Posted on Tuesday, November 17, 2020

SEC Commissioner Allison Herren Lee gave a keynote presentation “The Promise of Structured Data: True Modernization of Disclosure Effectiveness” at the XBRL US Investor Forum: Ready for Anything – Using Data in Perilous Times.  Her speech focused on the importance of data quality (and notes the contribution to quality improvements made by the XBRL US Data Quality Rules), and the potential for structured data for other corporate disclosures. Here are a few highlights from her speech:

On data quality and use of structured data: 

… [an] area worthy of focus is how to enhance the accuracy and quality of structured data. This is, of course, ultimately the responsibility of the reporting entity…We have reason to believe there has been some progress in both regards, with studies showing a decrease in overall tagging error rates after 2012, and a potential decrease in the use of custom tags over time as well. I’m sure that is attributable in part to the thoughtful work of FASB and Commission staff in the continued enhancement of the taxonomies available. I also commend the work of XBRL’s Data Quality Committee in the development of tools to help enhance accuracy and quality.

But, as we know, investors and others—including the Commission staff—rely heavily on structured data in order to analyze information in SEC filings. In fact, some recent rulemakings cite to the availability of structured data in financial statements as a basis for the proposed elimination of other disclosure requirements…

Because of this level of reliance on structured data, it is crucial that we continue to work to improve its quality. While some progress has been made, I’m interested to hear from all market participants about ways we could potentially verify XBRL tagging in a more comprehensive and systematic way. The quality of structured data is only as good as the quality of the process for producing it. And if it’s worth doing, it’s worth doing right.

On tagging proxy data:

As we continue to modernize, we should consider obvious places where structuring could be relatively simple and would provide significant transparency benefits. For example, proxy voting data… What kind of data are we talking about here? The most basic information that an investor might want: how their money is being voted in corporate elections, and whether their shares are being voted in their best interest or in accordance with their instructions. We could bring much greater clarity and transparency to investors regarding how their voting rights are being exercised with the simple expedient of finalizing this rule and adding a requirement, as discussed in the proposal, to tag the Form N-PX voting data.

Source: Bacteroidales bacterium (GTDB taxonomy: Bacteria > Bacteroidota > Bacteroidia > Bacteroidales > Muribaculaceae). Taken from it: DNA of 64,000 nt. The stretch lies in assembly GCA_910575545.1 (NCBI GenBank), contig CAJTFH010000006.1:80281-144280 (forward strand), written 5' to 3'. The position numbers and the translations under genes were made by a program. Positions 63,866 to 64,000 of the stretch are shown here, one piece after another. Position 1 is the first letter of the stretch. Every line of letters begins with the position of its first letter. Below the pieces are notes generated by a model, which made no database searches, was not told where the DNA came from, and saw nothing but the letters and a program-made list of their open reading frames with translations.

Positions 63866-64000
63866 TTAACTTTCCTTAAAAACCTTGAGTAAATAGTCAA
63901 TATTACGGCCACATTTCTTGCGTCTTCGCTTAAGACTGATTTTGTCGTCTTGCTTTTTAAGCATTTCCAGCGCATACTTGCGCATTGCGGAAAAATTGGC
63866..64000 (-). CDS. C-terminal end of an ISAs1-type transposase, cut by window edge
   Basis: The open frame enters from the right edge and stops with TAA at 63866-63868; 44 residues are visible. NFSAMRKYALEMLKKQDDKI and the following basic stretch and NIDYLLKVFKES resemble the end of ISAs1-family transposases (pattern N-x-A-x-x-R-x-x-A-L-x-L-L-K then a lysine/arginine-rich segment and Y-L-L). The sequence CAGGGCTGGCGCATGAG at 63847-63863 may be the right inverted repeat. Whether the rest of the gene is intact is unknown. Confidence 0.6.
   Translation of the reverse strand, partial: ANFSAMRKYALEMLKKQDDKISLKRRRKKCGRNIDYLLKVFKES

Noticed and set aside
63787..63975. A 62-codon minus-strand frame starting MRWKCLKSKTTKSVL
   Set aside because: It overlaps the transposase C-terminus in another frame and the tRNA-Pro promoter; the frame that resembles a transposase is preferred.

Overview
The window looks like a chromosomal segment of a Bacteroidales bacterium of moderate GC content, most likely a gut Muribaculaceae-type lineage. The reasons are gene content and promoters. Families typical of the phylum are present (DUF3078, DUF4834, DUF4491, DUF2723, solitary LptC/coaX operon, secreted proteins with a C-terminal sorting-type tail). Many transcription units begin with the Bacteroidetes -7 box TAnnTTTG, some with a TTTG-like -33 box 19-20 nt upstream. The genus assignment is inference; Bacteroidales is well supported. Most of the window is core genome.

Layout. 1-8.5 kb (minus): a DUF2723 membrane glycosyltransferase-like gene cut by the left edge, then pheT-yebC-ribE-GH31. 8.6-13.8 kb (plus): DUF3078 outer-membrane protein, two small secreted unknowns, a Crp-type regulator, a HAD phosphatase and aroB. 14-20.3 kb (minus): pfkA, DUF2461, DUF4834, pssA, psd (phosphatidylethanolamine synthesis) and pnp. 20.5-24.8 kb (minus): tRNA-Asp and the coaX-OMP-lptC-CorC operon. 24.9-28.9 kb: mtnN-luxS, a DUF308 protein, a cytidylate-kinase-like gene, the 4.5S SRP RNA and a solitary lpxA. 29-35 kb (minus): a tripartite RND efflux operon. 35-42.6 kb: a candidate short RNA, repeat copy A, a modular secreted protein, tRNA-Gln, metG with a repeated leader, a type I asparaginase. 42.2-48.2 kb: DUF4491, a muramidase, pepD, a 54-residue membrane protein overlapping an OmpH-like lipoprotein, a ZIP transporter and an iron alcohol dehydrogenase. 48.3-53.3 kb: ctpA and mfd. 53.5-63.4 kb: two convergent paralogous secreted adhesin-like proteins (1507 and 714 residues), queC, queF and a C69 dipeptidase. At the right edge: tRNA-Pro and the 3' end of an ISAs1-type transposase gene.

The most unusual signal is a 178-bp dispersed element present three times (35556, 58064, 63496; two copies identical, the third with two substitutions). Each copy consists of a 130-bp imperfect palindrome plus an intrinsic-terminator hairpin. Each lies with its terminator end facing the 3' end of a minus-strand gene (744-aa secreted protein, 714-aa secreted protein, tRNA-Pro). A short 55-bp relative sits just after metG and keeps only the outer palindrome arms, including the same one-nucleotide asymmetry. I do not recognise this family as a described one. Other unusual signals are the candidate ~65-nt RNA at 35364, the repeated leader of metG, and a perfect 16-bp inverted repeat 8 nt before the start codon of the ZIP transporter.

On tagging ESG data:

Another area that could benefit from structured data to support usability and comparability is in the area of climate change and other ESG risks and impacts… developing standardized climate and ESG disclosure requirements should be a top priority for the Commission. As we consider this, we should also consider how to make the data disclosed under such requirements as usable as possible, including through tagging requirements.

 On tagging other non-financial data:

… disclosures under MD&A may benefit from some simple block tagging that could greatly enhance comparability of certain relatively consistent types of information disclosed in MD&A. And earnings releases, particularly given their often market-moving nature, appear to be another well-suited candidate for tagging.

On identifiers:

The potential to more easily link LEIs within regulatory reports facilitates both research and meeting regulatory requirements such as know your customer and anti-money laundering. Overall, this promises another means of enhancing the usability of data in the Commission’s filings…. I want to highlight another alternative that the Commission has considered, which is whether freely available, open data identifiers for financial products such as the Financial Instrument Global Identifier or (FIGI) should be allowed in reporting. FIGI is an alternative to proprietary identifiers such as the CUSIP or ISIN. Given that there are non-commercial, open, and freely available alternatives to proprietary identifiers, it makes sense to consider how to allow their usage when it comes to regulatory reporting requirements.